Earlier this year, my family switched to an HSA Health Insurance plan. Unfortunately, I found out after we switched that we’d no longer pay a low $10 or $20 copay for our prescription meds. Instead, we paid upwards of $100 for each of my two boys’ ADHD meds each month.
We suffered through these costs for a few months until one evening, Mr. ThreeYear saw an advertisement for the GoodRX app on TV. “You should look into it,” he prodded me, for maybe the tenth time. “Okay, fine, I’ll download it, but it’s not going to save us anything,” I said. I was convinced that there was no way there could be much of a price differential between our meds, because I’d looked online at our health insurance’s price comparer, and thought I’d found the cheapest pharmacy.
Well, it turns out that I was in for a delightful surprise. In a strange twist of fate that has only happened a couple of times in our marriage (ha), Mr. ThreeYear was right and I was wrong.
I downloaded GoodRx and found out that the local Publix Pharmacy carried our meds for less than HALF the cost. Instead of Little ThreeYear’s meds costing over $150, they now cost $58. I was floored! How could they be so much cheaper? I had our prescriptions transferred and went to the pharmacy, and not only were the medicines cheaper, the service was much better and the pharmacy techs were more knowledgable.
A few weeks later, when we needed antibiotics for strep throat, all four of our prescriptions were $0 at Publix! (That $0 is to be read as “no additional cost” since my father, who abhors the term “free,” occasionally reads this blog).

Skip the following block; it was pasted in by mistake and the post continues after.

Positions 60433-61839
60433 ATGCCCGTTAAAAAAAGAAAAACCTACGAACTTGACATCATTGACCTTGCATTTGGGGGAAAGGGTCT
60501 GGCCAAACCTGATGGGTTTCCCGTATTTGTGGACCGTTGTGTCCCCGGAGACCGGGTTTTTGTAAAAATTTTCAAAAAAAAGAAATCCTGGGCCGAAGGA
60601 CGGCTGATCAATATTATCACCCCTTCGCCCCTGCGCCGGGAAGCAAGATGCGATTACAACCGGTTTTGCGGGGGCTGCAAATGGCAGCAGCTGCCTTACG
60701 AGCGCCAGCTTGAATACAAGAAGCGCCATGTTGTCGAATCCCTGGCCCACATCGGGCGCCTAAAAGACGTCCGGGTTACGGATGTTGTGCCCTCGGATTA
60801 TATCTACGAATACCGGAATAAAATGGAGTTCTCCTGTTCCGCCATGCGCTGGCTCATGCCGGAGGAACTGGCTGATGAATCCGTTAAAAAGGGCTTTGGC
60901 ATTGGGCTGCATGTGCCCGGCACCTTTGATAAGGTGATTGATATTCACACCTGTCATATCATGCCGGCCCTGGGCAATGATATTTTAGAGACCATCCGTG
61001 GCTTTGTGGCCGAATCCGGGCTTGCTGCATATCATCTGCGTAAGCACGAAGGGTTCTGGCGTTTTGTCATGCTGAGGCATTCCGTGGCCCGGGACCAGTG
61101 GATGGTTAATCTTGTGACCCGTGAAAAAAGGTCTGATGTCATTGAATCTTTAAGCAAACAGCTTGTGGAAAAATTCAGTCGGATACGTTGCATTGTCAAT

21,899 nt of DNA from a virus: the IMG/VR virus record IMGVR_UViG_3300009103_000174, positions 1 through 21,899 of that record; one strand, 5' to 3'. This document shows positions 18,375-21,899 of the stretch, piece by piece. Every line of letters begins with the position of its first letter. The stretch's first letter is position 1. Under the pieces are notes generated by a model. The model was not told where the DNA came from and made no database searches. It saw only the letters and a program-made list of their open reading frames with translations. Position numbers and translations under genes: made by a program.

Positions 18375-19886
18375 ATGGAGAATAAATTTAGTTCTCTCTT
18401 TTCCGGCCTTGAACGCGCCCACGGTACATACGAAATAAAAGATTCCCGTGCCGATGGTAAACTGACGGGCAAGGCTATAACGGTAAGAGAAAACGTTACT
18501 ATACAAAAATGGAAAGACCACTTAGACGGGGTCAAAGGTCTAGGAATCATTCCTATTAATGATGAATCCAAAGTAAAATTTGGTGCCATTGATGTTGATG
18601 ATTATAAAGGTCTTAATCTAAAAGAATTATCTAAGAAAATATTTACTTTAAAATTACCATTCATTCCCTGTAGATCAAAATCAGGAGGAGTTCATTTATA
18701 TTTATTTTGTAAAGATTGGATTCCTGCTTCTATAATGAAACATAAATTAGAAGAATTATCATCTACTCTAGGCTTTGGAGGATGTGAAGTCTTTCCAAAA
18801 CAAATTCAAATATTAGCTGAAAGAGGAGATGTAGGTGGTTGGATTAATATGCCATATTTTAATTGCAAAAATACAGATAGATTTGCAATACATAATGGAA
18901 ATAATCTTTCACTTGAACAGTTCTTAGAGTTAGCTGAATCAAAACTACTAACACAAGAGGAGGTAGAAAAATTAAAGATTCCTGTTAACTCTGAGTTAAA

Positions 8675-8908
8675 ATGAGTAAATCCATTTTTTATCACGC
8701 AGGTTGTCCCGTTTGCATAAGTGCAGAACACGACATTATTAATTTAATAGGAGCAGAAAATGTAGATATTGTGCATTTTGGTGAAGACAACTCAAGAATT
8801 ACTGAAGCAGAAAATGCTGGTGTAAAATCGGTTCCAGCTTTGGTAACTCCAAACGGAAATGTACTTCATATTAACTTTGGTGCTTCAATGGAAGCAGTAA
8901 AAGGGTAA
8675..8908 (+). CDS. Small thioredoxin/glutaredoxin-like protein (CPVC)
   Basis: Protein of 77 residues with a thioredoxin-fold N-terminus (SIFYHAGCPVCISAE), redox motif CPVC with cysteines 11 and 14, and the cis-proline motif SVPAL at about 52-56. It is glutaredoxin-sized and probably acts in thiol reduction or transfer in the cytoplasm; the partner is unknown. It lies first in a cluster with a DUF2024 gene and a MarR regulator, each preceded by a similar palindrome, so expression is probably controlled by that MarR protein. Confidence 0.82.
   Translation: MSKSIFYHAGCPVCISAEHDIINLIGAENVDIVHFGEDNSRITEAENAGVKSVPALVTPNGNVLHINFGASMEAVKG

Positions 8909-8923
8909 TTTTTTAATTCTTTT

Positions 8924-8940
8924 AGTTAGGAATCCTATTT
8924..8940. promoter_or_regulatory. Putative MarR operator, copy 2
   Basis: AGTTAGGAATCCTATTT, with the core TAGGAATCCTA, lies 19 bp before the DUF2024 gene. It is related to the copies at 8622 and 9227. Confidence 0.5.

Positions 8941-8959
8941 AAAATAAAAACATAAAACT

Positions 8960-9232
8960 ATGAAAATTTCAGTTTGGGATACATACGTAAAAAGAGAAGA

If Mr. ThreeYear hadn’t pressed me to look into the cheaper option, I would have kept paying more and going to a worse pharmacy, probably for years.
When we got Lucy the dog, I began calling around to find out vet prices. All of the vets I called cost about the same, and charged around $400-$600 to spay young puppies. I dutifully took Lucy to her first check up at the vet, and paid $150 or so. Then, a friend came into town and I mentioned the high cost of a spay to her, and she recommended looking for a Humane Society close by where she thought they’d offer services for cheaper.
Sure enough, I found a local humane society, and they had a “New Puppy Package” that included all immunizations plus spay for only $150.
I wouldn’t have thought of such an option if my friend hadn’t questioned the large expense of a spay.
As you can see from these two examples, I can often get stuck in my spending habits. I accept that costs are fixed and that I’ll have to pay a certain amount for certain goods or services.
However, there are almost always cheaper options available if you start to question prices.
Mr. ThreeYear is very good at this. He grew up in Chile, a third world country, and still doesn’t like to part with his money. He’s constantly looking for creative ways to find deals on goods. This means he’s often scouring Marketplace, Craig’s List, Ebay, or another used goods site for deals. Last weekend he found a giant standing umbrella with solar LED lights for $80.
Talk Costs Up
Because I’m the one who primarily pays the bills, Mr. ThreeYear will often question the price of bills I feel like are “fixed,” such as the water bill, the electricity bill, or insurance.
One of the ways I’ve become “unstuck” in my money thinking is by having him, or other friends, question expenses I consider fixed.
Friends, neighbors, or bloggers often have ideas for ways we can save money that would never have occurred to me. Jim from Route to Retire convinced me a couple of months ago to switch my cell phone plan to Total Wireless from Verizon with this blog post. Not only did I save over $20 per month, my data allowance increased from 1 GB to 6GB! I now pay just over $36 per month, whereas before I was paying close to $60.